This stuff is awkward to consume at the moment. We're working on
fixing that. I _really_ want to get this update code blessed such that
the git repo could just be on github or where ever on the internet,
mailing list, docu, etc. Compilable sources does not make a sustainable
open source collaboration, which is definitely where I want this to be.
But there's paperwork to be done...
So in the meantime, sources flow out at, eg:
which contains swupd-client-2.55.tar.gz, which has a swupd-client-2.55/ as
you'd expect. In there the bsdiff/swupd_bs*.c and include/swupd_bsdiff.h
are the intersting bits.
General things we've done to the bsdiff:
- some micro optim's in the bsdiff header format(s)
- extended set of block encodings: raw, bzip2, gzip, lzma2, and a simple 0 RLE
- various bits of debug (the original bsdiff code is a tad obtuse)
- adding error checking and handling
- remove errx (quite unfriendly to do as library code)
- fix some mem leaks and buffer overruns and hangs
- breaking out some helper functions so things aren't so monolithic and naively
assumed to succeed
- adding comments on things we struggle to understand
- add a crude check to notice that xattrs changed on the file being diff'd
Colin: Feel free to ping me with questions on any of it and fingers
crossed git history will be out there eventually here and our updater
development will all simply be out in the open in addition to the source
Tim Pepper -- Linux OS Engineering
Intel Open Source Technology Center
I was talking with Arjan at ContainerCon, and he mentioned that as
part of the Clearlinux updater, you guys had forked bsdiff (again)
and made a number of bugfixes.
Where does that code live? And actually, can the website
be updated to more clearly link to the code repositories?
^ zero hits
I did eventually find:
But I'm guessing that's only used for forks from projects
that were already on github?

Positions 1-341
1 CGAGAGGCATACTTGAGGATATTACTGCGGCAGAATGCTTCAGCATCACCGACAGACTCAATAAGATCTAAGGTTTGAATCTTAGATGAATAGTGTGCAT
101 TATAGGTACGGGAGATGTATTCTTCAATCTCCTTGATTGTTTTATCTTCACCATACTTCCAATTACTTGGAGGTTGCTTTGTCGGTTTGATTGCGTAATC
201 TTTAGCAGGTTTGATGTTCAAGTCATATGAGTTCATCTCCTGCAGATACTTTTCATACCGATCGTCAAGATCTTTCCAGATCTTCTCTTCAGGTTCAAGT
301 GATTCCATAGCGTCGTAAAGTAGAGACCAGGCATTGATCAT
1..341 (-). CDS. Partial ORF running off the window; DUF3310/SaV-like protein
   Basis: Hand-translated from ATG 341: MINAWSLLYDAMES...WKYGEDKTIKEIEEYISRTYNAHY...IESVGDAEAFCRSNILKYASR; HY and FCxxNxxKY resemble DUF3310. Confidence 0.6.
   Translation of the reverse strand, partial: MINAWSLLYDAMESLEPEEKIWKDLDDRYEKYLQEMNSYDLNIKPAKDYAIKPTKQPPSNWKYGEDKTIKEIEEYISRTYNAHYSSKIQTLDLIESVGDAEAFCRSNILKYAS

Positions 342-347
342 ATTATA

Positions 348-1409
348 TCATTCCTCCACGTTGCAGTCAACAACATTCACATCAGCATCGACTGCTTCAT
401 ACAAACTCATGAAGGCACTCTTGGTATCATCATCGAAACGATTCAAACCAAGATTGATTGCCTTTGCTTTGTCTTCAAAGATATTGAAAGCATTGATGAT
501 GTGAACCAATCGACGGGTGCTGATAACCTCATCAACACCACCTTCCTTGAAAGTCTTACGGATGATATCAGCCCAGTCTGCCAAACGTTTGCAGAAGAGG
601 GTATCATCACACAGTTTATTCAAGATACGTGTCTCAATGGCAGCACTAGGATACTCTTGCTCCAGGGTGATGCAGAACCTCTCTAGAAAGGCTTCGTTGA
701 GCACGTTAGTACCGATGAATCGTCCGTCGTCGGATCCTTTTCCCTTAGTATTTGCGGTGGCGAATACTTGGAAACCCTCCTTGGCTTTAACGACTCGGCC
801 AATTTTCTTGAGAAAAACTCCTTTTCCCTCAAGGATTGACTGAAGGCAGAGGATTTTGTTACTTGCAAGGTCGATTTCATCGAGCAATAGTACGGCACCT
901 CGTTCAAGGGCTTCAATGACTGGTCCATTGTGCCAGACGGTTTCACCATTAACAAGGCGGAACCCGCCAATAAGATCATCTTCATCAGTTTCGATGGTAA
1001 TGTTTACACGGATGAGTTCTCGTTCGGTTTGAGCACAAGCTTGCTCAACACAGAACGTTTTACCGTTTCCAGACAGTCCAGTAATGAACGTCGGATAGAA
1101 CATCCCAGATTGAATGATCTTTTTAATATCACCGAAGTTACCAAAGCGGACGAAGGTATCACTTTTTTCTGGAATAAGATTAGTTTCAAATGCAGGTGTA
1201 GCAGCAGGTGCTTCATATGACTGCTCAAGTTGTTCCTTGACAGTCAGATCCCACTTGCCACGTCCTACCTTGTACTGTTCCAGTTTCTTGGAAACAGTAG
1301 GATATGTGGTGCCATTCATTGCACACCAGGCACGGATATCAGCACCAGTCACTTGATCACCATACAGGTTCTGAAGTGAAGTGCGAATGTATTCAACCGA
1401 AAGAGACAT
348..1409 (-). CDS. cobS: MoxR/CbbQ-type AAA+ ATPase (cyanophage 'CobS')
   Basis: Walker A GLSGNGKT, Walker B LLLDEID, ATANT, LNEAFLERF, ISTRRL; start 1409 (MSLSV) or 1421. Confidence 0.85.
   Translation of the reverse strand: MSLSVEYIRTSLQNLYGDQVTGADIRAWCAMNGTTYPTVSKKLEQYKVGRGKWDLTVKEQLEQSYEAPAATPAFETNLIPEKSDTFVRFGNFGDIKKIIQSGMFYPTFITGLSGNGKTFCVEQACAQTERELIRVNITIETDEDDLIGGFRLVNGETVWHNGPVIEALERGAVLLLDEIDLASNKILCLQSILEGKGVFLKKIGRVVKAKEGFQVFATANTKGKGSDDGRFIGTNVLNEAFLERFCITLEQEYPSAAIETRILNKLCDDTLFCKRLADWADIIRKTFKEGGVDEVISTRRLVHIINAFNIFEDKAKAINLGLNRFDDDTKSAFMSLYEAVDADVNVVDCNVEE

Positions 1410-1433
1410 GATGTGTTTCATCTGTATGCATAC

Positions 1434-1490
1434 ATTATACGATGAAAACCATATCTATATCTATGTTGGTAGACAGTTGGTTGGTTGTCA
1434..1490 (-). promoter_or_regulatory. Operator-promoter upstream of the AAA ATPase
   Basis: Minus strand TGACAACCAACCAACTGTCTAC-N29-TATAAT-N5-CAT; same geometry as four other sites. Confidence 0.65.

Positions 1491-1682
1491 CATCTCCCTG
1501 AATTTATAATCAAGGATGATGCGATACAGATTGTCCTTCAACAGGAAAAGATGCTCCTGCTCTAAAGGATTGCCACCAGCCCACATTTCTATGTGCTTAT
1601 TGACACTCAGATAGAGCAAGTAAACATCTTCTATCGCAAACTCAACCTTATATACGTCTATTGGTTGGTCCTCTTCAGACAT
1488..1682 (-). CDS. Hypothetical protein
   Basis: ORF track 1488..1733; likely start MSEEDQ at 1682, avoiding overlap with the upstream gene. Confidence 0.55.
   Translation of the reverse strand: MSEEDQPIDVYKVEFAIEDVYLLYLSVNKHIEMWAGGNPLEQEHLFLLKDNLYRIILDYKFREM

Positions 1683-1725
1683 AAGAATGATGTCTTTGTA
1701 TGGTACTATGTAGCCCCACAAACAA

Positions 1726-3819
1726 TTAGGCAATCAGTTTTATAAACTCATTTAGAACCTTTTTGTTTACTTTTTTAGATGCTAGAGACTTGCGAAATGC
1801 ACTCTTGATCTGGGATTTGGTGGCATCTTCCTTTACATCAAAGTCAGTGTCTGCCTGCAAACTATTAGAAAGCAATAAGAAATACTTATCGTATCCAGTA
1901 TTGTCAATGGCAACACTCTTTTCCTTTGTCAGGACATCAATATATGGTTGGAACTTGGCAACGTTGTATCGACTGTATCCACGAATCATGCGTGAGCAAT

BTW, I am the upstream for OSTree
which is also active in the host update system space.
As part of that we investigated bsdiff and ended
up contributing to:
So it'd be great if we can try to de-bundle and share work
On 8/6/2015 6:51 AM, Vladimir Stackov wrote:
> As fair as I understand Clear Linux is aiming to be a containerized applications management system that was using KVM instead of namespaces/cgroups.
> So I'm curious: what about guest memory reclaiming?
> Memory reclaiming from virtualized OS is a pain and causes resource wasting, KSM/ballooning had their own overhead.
> I don't have to manage all of that things with namespaces/cgroups where I have single running kernel that was managing available address space itself.
> Does Clear Linux relies on KSM/ballooning or it did have their own tricks?
today we rely on sharing upfront (in the container setup, not VM setup yet),
but we have a plan to also do guest memory reclaiming... it just needs implementing.
(thanks for the poke; reminds me that I just need to code it ;-) )
As fair as I understand Clear Linux is aiming to be a containerized
applications management system that was using KVM instead of
So I'm curious: what about guest memory reclaiming?
Memory reclaiming from virtualized OS is a pain and causes resource
wasting, KSM/ballooning had their own overhead.
I don't have to manage all of that things with namespaces/cgroups where I
have single running kernel that was managing available address space itself.
Does Clear Linux relies on KSM/ballooning or it did have their own tricks?
> Could you please help me to figure out whats default username and
> password for same.
At the first boot on Clear Linux, you can use “root” user and then it
will ask you to type a new password for it.
Miguel Bernal Marin Open Source Technology Center
https://clearlinux.org Intel Corporation
I just installed Clear Linux using USB Installation.
Its been installed successfully and asking for *clr login and password.*
Could you please help me to figure out whats default username and password